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Anders Wallgren on Containerize Your Enthusiasm

| Podcast with Anders Wallgren Follow 0 Followers by Shane Hastie Follow 11 Followers on Nov 28, 2017 |

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In this podcast Shane Hastie, Lead Editor for Culture & Methods, talks to Anders Wallgren, CTO of Electric Cloud about the adoption of DevOps, containers and microservices and the dangers of vanity metrics.

Key Takeaways

  •  Adoption of containers is increasing – one survey indicated 42% of organizations surveyed are using them for something
  • Container orchestration platforms are good at managing the challenges around scaling and resilience
  • Architecture is a significant challenge for agility and DevOps – the need to move away from monoliths towards microservices requires a fundamental rethink of our products
  • Software organisations who are still building monolithic applications do so at their own peril
  • These ideas are not new, and we have known about them for decades – it’s not the quality of the daily work that matters, it’s the improvement in the quality of the daily work
  • Focus on actionable metrics – don’t show me a metric unless there is something I can do about it or it is something I should take action about
  • 0:41 Introductions & background
  • 1:05 Adoption of containers is increasing – one survey indicated 42% of organizations surveyed are using them for something
  • 1:42 The impact on the software build pipeline when adopting containers – make the container the primary build artefact
  • 1:57 Advantages of containerization include environment fidelity – removes the “works on my machine” response
  • 2:33 Container orchestration platforms are good at managing the challenges around scaling and resilience
  • 3:05 In order to take full advantage of these capabilities you have to architect the product to support them
  • 4:05 If you’re not using a loosely coupled architecture it becomes very hard to get the benefits of containers
  • 4:45 Architecture is a significant challenge for agility and DevOps – the need to move away from monoliths towards microservices requires a fundamental rethink of our products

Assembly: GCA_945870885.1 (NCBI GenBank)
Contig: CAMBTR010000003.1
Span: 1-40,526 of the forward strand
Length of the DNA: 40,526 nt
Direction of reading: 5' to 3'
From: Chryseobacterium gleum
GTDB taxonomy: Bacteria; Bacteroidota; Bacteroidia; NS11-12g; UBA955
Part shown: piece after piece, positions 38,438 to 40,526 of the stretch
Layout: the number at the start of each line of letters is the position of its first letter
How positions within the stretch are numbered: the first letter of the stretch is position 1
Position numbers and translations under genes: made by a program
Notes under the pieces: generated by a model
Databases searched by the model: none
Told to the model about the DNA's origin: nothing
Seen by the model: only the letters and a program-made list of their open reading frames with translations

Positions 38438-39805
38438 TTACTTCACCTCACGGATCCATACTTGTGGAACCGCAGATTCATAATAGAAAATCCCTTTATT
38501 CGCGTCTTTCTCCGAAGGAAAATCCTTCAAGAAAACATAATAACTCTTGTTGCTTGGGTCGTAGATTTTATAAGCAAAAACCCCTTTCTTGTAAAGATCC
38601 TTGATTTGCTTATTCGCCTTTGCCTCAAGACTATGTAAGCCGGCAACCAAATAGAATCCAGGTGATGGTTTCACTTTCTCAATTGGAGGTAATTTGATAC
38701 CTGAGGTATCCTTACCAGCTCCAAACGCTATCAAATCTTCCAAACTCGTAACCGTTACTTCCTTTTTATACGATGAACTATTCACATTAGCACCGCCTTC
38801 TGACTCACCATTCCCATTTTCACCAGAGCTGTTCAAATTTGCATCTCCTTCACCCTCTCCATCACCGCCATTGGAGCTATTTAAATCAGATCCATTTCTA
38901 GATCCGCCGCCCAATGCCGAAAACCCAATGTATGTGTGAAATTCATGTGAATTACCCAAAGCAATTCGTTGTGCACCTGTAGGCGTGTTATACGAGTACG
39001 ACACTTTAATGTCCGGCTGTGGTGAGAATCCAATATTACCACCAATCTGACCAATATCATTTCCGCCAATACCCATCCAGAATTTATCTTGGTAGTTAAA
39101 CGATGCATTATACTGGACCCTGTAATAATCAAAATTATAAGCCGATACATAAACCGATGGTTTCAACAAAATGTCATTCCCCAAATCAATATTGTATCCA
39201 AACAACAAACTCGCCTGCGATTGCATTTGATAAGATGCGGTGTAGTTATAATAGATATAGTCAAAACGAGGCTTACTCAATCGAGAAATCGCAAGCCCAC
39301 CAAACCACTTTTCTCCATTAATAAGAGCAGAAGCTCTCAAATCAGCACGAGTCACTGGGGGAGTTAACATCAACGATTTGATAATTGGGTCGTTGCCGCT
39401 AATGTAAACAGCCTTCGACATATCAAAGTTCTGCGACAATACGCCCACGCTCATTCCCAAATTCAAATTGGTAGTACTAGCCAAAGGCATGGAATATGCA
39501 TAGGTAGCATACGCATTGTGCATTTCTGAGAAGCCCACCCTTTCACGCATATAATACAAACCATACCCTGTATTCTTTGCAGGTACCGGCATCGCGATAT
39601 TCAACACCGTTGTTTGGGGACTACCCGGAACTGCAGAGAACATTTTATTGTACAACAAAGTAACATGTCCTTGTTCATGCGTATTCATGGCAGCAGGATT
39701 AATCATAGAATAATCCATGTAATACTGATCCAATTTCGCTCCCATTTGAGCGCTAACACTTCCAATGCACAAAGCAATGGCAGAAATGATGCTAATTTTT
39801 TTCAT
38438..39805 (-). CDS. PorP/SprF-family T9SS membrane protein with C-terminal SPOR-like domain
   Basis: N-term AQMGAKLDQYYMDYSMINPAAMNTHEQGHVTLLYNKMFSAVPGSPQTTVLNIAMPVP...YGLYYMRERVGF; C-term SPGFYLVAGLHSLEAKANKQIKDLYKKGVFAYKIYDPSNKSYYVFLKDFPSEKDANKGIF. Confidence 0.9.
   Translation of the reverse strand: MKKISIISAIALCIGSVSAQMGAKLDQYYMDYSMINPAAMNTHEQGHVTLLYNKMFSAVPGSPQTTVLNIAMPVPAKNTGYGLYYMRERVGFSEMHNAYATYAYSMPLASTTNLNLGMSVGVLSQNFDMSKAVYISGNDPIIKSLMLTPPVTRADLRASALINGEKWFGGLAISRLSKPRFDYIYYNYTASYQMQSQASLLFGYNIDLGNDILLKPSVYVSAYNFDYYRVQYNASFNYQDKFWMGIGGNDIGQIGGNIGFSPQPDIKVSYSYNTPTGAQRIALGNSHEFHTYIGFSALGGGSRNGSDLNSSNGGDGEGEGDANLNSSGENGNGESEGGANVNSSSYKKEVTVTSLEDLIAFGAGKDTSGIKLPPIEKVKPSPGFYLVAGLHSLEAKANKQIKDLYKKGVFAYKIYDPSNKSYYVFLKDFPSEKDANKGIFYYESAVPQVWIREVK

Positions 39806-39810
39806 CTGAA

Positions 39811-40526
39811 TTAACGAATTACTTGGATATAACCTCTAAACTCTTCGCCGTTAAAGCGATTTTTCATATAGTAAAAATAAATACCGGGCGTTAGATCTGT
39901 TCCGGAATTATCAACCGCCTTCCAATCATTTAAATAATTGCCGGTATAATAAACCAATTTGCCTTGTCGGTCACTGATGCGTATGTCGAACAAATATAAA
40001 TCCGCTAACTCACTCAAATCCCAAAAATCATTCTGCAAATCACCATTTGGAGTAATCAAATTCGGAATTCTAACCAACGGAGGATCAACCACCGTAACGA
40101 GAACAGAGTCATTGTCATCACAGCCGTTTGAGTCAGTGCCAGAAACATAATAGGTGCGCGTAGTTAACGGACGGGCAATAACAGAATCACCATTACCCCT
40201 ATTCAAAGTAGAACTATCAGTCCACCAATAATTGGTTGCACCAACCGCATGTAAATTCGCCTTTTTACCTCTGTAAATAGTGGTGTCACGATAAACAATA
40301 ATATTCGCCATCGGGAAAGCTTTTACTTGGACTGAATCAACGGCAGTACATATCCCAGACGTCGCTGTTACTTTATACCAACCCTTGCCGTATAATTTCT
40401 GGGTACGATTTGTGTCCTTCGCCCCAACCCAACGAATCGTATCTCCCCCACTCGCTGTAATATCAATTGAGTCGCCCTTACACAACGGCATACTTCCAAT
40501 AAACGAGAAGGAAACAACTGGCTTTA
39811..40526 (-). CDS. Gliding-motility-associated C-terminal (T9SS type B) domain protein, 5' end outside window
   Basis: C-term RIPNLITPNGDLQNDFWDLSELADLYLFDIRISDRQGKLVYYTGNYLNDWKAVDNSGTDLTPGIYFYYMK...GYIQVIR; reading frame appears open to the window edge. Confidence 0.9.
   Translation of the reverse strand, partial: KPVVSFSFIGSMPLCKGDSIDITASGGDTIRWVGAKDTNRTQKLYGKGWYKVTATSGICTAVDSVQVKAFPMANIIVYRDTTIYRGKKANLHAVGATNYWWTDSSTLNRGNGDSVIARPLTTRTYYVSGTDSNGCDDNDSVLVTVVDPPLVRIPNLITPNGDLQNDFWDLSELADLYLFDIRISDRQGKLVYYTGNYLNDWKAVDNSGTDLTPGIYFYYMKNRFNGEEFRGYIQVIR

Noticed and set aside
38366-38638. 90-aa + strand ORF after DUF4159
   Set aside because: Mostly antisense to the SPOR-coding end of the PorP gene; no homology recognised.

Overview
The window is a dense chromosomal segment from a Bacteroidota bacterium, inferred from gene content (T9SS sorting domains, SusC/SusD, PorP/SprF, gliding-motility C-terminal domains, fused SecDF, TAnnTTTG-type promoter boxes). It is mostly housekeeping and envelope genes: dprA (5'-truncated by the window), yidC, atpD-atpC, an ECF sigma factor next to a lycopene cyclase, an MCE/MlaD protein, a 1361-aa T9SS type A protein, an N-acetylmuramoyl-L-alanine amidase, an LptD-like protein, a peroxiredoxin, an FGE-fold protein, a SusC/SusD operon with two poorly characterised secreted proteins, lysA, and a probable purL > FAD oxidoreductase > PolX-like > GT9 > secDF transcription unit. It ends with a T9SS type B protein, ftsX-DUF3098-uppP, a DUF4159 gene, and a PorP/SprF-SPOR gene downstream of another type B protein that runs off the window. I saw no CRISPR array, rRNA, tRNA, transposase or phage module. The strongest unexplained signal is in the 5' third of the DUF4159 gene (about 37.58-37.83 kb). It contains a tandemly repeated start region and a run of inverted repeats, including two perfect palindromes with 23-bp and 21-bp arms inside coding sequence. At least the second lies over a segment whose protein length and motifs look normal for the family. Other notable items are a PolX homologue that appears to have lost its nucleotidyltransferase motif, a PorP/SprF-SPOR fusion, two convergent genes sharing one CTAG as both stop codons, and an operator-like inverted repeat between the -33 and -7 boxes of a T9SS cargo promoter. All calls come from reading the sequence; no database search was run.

• 5:48 These are not new lessons – we seem to be doomed to relearn the same lessons over and over again
  • 6:22 Most large organisations have “two of everything” – lots of legacy systems which are not architected for the new approaches along with some new platforms and products
  • 6:48 There are patterns for eroding the monolith – eg the Strangler Pattern
  • 7:02 Software organisations who are still building monolithic applications do so at their own peril
  • 7:30 High-performing organisations who have adopted DevOps and adapted their architectures are orders of magnitude faster (time to market) than those who haven’t
  • 7:54 Not every organisation needs to be a unicorn, but you need to be able to deliver at the speed at which the business needs, which will definitely be more frequent than every six months
  • 8:30 These ideas are not new, and we have known about them for decades – it’s not the quality of the daily work that matters, it’s the improvement in the quality of the daily work
  • 9:30 What’s happening in the corporate environment – organisations are slowly rearchitecting their systems, adopting containers and micro-services
  • 10:05 These transformations take a long time and require support and patience
  • 10:20 One result of the transformation is the reality of “hybrid” architectures which include elements of both monoliths and micro-services
  • 11:54 The need for flexibility in deployment and tooling that supports different target platforms
  • 12:56 If you run your application in a container it will be more secure than if you run it on the bare OS
  • 13:29 Looking out to the horizon – functions as a service, serverless architectures, more decoupling of services, more capabilities in container orchestration platforms
  • 14:48 How “function as a service” will impact on application design
  • 15:55 None of these advances absolve us from the fundamentals – having good architecture, good quality code, design principles and craftsmanship
  • 16:25 The database is a common source of coupling and presents design challenges 
  • 17:10 At the very bleeding edge we see lambda implementation and functional programming being implemented
  • 18:10 Irrespective of the approach being taken and the tooling used the quality practices still need to be in place
  • 18:57 The misuse of data and dashboards – many of the metrics we collect and display are vanity metrics
  • 20:15 The need to get feedback data and metrics which are useful in order to improve
  • 21:20 Focus on actionable metrics – don’t show me a metric unless there is something I can do about it or it is something I should take action about
  • 22:05 Examples of outcome based metrics which could be used
  • 23:39 For metrics to be useful you need to devote time to identifying the ones that matter and how they will be collected and presented
  • 24:50 What’s happening with the Electric Cloud product

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